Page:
2013-02-12 12:37:10 PM
In the old days we used to refer to shark attacks as "drownings", don't want to upset the tourist business, y'know.
 
2013-02-12 01:07:05 PM
This isn't new. Hell New Smyrna Beach is the shark attack capital of the world because it forms a natural feeding ground for sharks with the inlet, and they love to have surf contests there.20+ attacks there a year  alone isn't that common.
 
2013-02-12 01:34:24 PM
I'm cheering for the sharks, as I cheered for the Indians against the cowboys and cavalry when I was a kid.

Besides, I have a theory that sharks have saved far more human lives than they have ever taken because they keep idiots out of the water where their innate stupidity and maladaptation would lead to their drowning far more often if they weren't chicken of the Sea, or worse yet, the wanton destruction of sea life and habitat.

As Jacques Cousteau might put it, "Les requins ... ces beaux garde-fous malentendus de la Mer ...."

Some humans are just slow getting the message:  stay out of the water when sharks are around. Don't destroy the beauty of the sea while enjoying it. Stop the cruel and wantonly destructive fishing for shark fins (the animals are often thrown back alive after their fins are cut off--and some fishermen have been accused of using live dogs for bait, sometimes with a giant hook in them).

Sharks are not only over-fished, but they are side-catch of swordfish, tuna and other fisheries. An article yesterday said that in the Nova Scotia fishery, two sharks die for each swordfish caught--and that's a good record, which merits a certification of "sustainable" fishing.

Humans have a lousy record for living with top predators. We wipe them out. Tigers, lions, bears, sharks ... all gone or endangered anywhere humans live in any numbers. This royally screws up the food web, and we are part of the food web--we haven't got technology to synthesize healthy, palatable and cheap food yet. We live in Nature or we die in Nature.

As Charles Darwin, whose birthday it is today, might have put it, but didn't, it is not necessarily the strongest or the most intelligent who survive, but those who best adapt to new conditions (this was actually formulated by Leon C. Megginson, a sociologist--you can find the attribution debunked on the Darwin Letters site, and this true source on Wikiquote). We haven't learned to adapt. We rely on strength and intelligence, both of which prove to be weaknesses when they are abused. A faster, more powerful engine does you no go if you are speeding the wrong way down a track to doom.

Success is an interplay between genetic qualities such as strength, courage, and foresight, and environment. The environment creates and determines the rules of the game, the genes are meaningless except in the environment which selects for them and gives them value. Real environmental "Sustainability" is all about the interplay between our decisions and the environment. Business "sustainability" simply means the businessmen can continue with their business plan, regardless of the externalities created by the destruction of the environment, other species, other people's lives and livelihoods, etc.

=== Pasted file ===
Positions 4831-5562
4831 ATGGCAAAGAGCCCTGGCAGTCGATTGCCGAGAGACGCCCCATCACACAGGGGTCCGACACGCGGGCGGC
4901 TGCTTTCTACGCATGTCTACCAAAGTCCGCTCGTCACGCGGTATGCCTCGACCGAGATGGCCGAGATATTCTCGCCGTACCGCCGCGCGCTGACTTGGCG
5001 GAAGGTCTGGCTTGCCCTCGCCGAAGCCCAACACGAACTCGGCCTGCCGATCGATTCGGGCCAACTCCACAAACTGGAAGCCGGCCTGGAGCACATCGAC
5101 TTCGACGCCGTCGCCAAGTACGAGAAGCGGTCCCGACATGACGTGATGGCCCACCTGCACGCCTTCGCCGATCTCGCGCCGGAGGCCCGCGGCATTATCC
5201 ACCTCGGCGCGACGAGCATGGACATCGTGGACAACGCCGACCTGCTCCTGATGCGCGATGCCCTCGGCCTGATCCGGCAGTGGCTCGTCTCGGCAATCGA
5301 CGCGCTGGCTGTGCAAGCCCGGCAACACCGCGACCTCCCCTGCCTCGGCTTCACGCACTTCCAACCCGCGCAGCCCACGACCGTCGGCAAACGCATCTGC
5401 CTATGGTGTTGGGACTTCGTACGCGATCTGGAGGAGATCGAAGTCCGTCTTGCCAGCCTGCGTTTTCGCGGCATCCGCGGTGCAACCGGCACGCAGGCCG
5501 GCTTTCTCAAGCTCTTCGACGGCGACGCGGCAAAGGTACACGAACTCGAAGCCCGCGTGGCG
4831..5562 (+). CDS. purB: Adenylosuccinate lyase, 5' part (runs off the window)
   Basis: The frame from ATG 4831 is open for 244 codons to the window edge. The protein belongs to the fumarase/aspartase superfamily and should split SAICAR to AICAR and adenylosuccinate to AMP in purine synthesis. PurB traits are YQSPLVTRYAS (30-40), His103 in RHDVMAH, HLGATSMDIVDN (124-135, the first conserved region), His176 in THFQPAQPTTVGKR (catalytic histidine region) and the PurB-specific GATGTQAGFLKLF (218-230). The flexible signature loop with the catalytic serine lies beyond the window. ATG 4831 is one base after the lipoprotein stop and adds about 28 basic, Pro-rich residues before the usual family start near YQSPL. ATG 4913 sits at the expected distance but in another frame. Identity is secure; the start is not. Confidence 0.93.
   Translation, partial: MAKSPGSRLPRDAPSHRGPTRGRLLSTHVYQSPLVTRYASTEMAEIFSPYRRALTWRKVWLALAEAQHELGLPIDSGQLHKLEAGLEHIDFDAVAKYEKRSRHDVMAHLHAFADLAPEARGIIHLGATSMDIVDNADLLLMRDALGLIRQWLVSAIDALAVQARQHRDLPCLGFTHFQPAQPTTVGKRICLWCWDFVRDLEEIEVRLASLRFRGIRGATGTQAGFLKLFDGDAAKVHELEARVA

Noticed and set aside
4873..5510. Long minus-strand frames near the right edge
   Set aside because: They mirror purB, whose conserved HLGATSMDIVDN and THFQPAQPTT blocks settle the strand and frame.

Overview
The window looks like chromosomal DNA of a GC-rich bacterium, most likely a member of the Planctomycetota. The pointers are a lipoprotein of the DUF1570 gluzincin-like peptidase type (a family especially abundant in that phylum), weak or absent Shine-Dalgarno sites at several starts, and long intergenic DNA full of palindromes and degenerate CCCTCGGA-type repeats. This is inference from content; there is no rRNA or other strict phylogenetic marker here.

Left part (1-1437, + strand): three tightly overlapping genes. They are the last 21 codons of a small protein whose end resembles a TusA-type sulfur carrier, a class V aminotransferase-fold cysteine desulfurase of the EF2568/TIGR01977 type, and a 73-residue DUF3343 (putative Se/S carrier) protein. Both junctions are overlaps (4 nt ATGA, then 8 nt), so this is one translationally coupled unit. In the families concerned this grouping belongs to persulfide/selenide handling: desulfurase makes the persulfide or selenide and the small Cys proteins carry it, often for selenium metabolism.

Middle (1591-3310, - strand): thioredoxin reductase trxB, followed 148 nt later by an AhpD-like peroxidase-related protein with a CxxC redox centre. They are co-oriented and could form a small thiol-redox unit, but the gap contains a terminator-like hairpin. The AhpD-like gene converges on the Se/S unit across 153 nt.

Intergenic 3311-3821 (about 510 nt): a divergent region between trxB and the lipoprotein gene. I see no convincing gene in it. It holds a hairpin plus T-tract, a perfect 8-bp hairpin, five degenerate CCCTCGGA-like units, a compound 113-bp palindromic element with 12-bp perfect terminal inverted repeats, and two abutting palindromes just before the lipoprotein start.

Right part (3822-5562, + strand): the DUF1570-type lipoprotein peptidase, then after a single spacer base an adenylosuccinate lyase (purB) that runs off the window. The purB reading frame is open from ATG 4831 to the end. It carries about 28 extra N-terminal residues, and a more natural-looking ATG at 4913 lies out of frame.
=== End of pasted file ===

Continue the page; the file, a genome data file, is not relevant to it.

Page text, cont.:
Our economies are not environmentally sustainable, even if you can raise farmed-fish or catch swordfish indefinitely if you are wiping out bio-diversity, habitat and other fisheries, tourism, traditional cultures, etc., ruthlessly and without compensation.

Go sharks! And CEOs please, feel free to swim with the sharks! In a way you're a lot alike. You'll both eat any kind of garbage that looks vaguely edible.
 
2013-02-13 03:19:18 AM
@JackieRabbit

The article says that Florida leads the US, you are correct. The article also says that 'North America' leads the world. Here:

'Following long-term trends, most shark bites occurred in North American waters (42). The 53 U.S. incidents include Hawaii and Puerto Rico, which are not recorded as occurring in North American waters in the International Shark Attack File database. Florida led the country with 26'

But to be honest, the whole press release is riddled with category errors. Do 'shark bites' count as 'shark attacks'? Surely there are more attacks than bites, since a nudge from a shark would count as an attack, even if there were no bite. Then fudging the geographic categories by counting 'North America' as a dataset, but not including Hawai'i, despite it being a US state. So presumably we have data on Canada included (which probably doesn't have many attacks),bringing down the 'North American' attack/population rate, whilst Hawaii, which has a relatively low population but relatively high shark attack rates, is excluded from that dataset.

It's a whitewash, designed to confuse.